But there is a culture of "fuck it, what's the point" going on, and while some of it is no doubt coming from people who are genuinely cynical, I wouldn't be surprised at all to hear some of the people chiming in and saying "yeah!" are people who have ulterior motives.
posted by EmpressCallipygos at 10:40 AM on August 10, 2012 [1 favorite]


So how does this part work? Wouldn't they get hosed when they had to pay out the claims on the CDSs once the CDOs started to fail? What it that the price they charged for the CDSs was high enough to more than offset the payouts on the swaps?

The CDO itself in these cases was a pile of cash and a bunch of written CDS contracts rather than the underlying RMBS.

So that is the crux, You knew the ratings agency and CDO manager thought you were the coolest guy at school and wanted to be your buddy and that everyone is too psyched to get super valuable Snorlax cards to stop and do an exhaustive audit of Snorlax to Squirtle ratio in the packs.

Pretty much, although its also really really hard and expensive to audit the Snorlax to Squirtle ratio even if you wanted to.
posted by JPD at 10:41 AM on August 10, 2012 [3 favorites]


Thanks for your posts in this thread, JPD.
posted by spaltavian at 10:54 AM on August 10, 2012 [3 favorites]


Awesome, technical, super-informative discussion here.
posted by Ironmouth at 10:57 AM on August 10, 2012


The greatest threat to Capitalism is Capitalism.
posted by bardic at 10:57 AM on August 10, 2012 [1 favorite]


Pretty much, although its also really really hard and expensive to audit the Snorlax to Squirtle ratio even if you wanted to.

and I also made all my customers sign a piece of paper saying if they get ripped off it is their own damn fault because they are experts buyers.

Thanks.
posted by Ad hominem at 10:59 AM on August 10, 2012 [1 favorite]


and I also made all my customers sign a piece of paper saying if they get ripped off it is their own damn fault because they are experts buyers.

I legally can't even talk to them unless they prove to me I'm an expert buyer. (except that proof the SEC requires is really lame)
posted by JPD at 11:00 AM on August 10, 2012


they're an expert buyer
posted by JPD at 11:01 AM on August 10, 2012


So, in the final analysis, Martha Stewart got more prison time than these guys.
posted by Malor at 11:02 AM on August 10, 2012 [9 favorites]


JPD, explanations like that are why I put up the $5.
posted by Hollywood Upstairs Medical College at 11:06 AM on August 10, 2012


So, in the final analysis, Martha Stewart got more prison time than these guys.

Stewart's transactions were on the open market with people who had no information at all. Here, sophisticated investors made stupid bets.
posted by Ironmouth at 11:06 AM on August 10, 2012 [1 favorite]


Sincere questions from a non-American: Why in God's name do you people put up with this shit? How did you let them clear out Zucotti Park?

I'm roughly 700 miles away from Zucotti Park, so I don't know if let them is the most realistic turn of phrase here. We don't necessarily put up with it, either, but we change this kind of behavior primarily through slow-moving processes (legislatures, popular vote). And we don't always collectively make the best possible decisions, but I also think most Americans don't really think that reenacting the French revolution on Wall Street is a great approach to the problem either.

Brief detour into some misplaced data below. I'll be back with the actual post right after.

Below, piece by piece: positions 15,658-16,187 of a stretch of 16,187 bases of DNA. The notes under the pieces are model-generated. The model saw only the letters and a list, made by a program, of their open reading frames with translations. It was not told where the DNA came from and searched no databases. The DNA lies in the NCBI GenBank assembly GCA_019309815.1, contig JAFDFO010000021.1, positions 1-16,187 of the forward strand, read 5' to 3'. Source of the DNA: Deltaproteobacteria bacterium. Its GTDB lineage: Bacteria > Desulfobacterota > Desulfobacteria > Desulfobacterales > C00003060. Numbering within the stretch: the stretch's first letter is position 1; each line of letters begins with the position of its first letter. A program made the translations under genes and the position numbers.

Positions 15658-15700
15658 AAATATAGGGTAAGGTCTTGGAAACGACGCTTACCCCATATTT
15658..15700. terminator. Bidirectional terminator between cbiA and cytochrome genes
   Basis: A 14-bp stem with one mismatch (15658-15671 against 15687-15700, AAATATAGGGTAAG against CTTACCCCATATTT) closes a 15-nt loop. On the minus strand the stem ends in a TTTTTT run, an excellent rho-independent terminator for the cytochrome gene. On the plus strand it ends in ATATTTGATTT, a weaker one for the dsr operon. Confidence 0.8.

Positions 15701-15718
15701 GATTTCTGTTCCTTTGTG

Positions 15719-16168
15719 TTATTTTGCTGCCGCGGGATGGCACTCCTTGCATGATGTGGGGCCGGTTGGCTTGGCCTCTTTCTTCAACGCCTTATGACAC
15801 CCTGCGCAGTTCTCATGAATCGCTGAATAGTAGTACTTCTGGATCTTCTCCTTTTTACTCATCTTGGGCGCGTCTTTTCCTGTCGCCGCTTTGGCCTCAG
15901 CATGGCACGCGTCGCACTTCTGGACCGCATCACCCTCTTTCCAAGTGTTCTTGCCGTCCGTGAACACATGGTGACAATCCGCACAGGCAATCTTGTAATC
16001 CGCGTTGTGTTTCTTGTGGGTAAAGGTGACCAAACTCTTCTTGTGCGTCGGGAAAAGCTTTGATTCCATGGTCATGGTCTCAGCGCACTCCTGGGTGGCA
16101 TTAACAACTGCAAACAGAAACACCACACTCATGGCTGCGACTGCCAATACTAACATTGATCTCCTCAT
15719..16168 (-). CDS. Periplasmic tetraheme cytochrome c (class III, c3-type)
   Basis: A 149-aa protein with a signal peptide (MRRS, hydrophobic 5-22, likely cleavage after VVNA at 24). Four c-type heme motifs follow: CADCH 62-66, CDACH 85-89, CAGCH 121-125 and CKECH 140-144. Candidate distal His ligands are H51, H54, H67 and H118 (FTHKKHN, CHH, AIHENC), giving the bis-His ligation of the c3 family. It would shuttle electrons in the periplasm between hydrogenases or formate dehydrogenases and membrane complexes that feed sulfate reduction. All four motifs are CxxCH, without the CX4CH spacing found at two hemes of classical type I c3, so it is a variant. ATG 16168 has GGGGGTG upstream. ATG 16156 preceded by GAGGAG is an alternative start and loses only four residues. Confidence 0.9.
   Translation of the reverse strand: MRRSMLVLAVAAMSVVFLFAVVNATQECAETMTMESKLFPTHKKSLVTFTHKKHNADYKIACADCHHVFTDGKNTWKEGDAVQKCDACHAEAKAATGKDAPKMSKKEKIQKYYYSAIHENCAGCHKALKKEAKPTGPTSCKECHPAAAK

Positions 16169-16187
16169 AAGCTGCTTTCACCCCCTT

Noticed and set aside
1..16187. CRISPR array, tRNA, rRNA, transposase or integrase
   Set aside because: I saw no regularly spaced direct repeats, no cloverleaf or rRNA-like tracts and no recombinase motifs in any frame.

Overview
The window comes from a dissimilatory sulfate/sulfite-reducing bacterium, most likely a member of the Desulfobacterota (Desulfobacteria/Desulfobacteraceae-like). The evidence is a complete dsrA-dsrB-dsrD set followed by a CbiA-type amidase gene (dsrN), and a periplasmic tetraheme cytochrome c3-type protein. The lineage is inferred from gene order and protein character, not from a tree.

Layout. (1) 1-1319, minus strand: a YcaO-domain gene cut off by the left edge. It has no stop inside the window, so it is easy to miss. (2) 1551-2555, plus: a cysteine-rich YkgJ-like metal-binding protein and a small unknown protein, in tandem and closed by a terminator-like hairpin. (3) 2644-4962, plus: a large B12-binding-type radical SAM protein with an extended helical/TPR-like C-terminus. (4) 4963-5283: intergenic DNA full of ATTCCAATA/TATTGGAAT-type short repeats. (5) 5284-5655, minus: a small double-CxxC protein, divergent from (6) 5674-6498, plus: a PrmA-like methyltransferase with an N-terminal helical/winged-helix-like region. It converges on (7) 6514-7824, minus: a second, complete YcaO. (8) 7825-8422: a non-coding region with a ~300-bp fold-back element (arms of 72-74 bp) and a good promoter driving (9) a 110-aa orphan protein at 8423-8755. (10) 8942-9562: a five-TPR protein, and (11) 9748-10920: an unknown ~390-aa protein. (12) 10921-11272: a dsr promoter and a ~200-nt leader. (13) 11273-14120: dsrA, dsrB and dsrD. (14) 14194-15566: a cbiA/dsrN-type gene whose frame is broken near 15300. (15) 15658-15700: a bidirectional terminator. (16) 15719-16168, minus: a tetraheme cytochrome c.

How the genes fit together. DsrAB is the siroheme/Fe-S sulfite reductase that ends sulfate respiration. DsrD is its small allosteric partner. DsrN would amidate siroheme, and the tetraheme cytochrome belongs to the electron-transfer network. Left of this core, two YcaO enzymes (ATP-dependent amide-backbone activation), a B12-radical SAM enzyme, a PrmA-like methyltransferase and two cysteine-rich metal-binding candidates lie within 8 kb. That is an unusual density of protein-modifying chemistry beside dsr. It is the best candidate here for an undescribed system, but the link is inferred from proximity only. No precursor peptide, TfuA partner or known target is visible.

I think most Americans are angry about these kinds of stories, to the (perhaps limited) extent they understand them, but it's not like I can quit my job and start building guillotines. So I vote instead.
posted by axiom at 11:12 AM on August 10, 2012 [3 favorites]


Here, sophisticated investors made stupid bets.

Were any of these sophisticated investors banks or funds that many people would have exposure to (through pension plans, etc.)? Or is this really solely a case of "rich people" throwing away their own money chasing returns? (Not trying to snark, I've honestly got no idea.)
posted by junco at 11:17 AM on August 10, 2012


I disagree. I think Martha and these guys should go to jail. The only difference is that Martha committed a crime the legal system understood at the time she committed it.

There were plenty of legit CDOs "sophisticated investors" could lose money on. Its like saying a rigged casino shouldn't be illegal because everyone should know you can't make money over time in a casino.

Now since the law lags, what these guys did to the investors seems to me as a non-lawyer to be legal but wrong.
posted by JPD at 11:18 AM on August 10, 2012 [1 favorite]


Sincere questions from a non-American: Why in God's name do you people put up with this shit? How did you let them clear out Zucotti Park?

Something that may not be obvious is that there has been a relentless media blackout on Occupy topics, especially with respect to the organizational structure and actual goals. This, coupled with the extreme amount of force that's been used to literally drag Occupiers away from organized events of any sort results in the perception that the movement has simply died out from lack of interest.
posted by odinsdream at 11:20 AM on August 10, 2012 [2 favorites]


Were any of these sophisticated investors banks or funds that many people would have exposure to (through pension plans, etc.)?

Yes. But part of what you are paying the managers there to do for you is to be the expert. Those guys are schmucks and should be fired.

Although most of these particular end of the party deals seem to have European Banks as their victim.
posted by JPD at 11:21 AM on August 10, 2012